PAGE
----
The Offspring and the Adolescents - Pacific Amphitheatre - July 11, 2014
The Offspring and the Adolescents
What better band to headline the beginning of Pacific Amphitheater's summer concert series than hometown heroes The Offspring? The band, which was celebrating the 20th anniversary of the hugely successful album Smash played a special performance which included that entire album, plus a set of other hits and other classic Offspring songs.
Though it's been a while since the band was a mainstay on MTV, they've managed to stay fastened to mainstream radio like KROQ and continue to sell out venues around the world. Musically, Dexter Holland's vocals still are top notch and stood up on their own on Friday night, acting as an instrument within the guitar work of Noodles, bassist Greg K and drummer Pete Parada.
See also: Seven Things You Didn't Know About Smash
The sound was very crisp and clean, and each song sounded virtually like it would have in 1994. The band might be middle aged, but still possess that youth punk energy that blazed through the '90s punk scene. Noodles put on quite a show, leaping around the stage and off of guitar amps, while openly admitting he had a few. "I'm having fun, but I'm definitely buzzed he said, mid way through the band's hour long set." The giant TV screens flashed the band on stage: Parada smashing away at the drums, Greg K and Noodles jumping back and forth in unison and Dexter smiling and projecting his voice across the entire outdoor venue.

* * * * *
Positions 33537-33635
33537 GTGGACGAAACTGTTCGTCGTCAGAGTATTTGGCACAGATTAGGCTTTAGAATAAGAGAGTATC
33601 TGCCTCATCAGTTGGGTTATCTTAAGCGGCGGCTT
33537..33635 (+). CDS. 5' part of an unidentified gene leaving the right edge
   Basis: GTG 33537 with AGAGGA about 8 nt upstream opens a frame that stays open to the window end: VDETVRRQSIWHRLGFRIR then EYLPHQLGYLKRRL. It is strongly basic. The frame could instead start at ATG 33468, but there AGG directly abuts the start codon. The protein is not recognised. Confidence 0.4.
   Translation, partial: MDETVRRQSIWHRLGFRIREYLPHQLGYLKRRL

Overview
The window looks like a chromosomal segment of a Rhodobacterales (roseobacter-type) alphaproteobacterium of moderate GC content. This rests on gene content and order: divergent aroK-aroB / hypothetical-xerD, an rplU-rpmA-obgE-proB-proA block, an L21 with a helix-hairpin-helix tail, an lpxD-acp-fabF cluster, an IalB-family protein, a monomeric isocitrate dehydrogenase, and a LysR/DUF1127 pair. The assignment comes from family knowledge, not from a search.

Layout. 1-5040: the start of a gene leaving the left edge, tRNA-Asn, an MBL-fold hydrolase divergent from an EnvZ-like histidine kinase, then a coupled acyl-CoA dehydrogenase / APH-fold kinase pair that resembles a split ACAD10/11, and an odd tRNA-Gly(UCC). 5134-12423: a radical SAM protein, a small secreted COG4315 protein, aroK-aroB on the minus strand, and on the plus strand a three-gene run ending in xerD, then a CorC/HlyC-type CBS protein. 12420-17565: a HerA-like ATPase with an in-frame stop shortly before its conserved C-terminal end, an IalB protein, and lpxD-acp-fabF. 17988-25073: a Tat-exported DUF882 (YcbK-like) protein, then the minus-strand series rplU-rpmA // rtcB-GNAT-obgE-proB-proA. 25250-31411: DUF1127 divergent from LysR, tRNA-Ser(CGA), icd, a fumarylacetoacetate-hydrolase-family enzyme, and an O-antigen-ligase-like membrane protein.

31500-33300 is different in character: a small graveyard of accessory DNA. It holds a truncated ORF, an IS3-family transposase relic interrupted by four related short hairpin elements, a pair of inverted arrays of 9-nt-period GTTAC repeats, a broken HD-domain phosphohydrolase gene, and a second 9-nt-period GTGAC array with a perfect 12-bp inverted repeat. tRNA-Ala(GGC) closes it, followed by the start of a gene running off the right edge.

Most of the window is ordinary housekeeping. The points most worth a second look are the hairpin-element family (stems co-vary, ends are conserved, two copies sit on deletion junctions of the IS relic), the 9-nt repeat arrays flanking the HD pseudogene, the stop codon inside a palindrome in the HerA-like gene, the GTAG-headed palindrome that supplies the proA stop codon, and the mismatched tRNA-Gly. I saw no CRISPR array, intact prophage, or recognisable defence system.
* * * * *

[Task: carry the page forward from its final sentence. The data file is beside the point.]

8,000 people all sang along to the album, on songs that made the band famous, such as 'Gotta Get Away,' 'Self Esteem,' and 'Come Out and Play." There were no lasers, wild lights pyrotechnics or fireworks, but stage was set up with a giant banner with the original artwork from Smash.
The band finished playing the album and then took less than a five-minute intermission before coming out to perform more recent, and old school hits. Fans all gulped beers, sang out loud and raised their fists for tunes like "You're Gonna Go Far Kid," "Pretty Fly For a White Guy," "Why Don't you Get a Job?" and the anthem like set closer, "The Kids Aren't Alright."
The Offspring showed two faces to the crowd tonight: one was a band that was humble and still held on to the OC '90s punk rock roots; and the other was a band bigger that was able to transcend into pop punk, and even alternative mainstream, to be known as a modern rock band. With great vocals and the ability to write catchy, great songs, the band has no problem with both roles, and that left the fans in Costa Mesa satisfied.
See also: The Adolescents Unleash Venom Inspired by Kelly Thomas on La Vendetta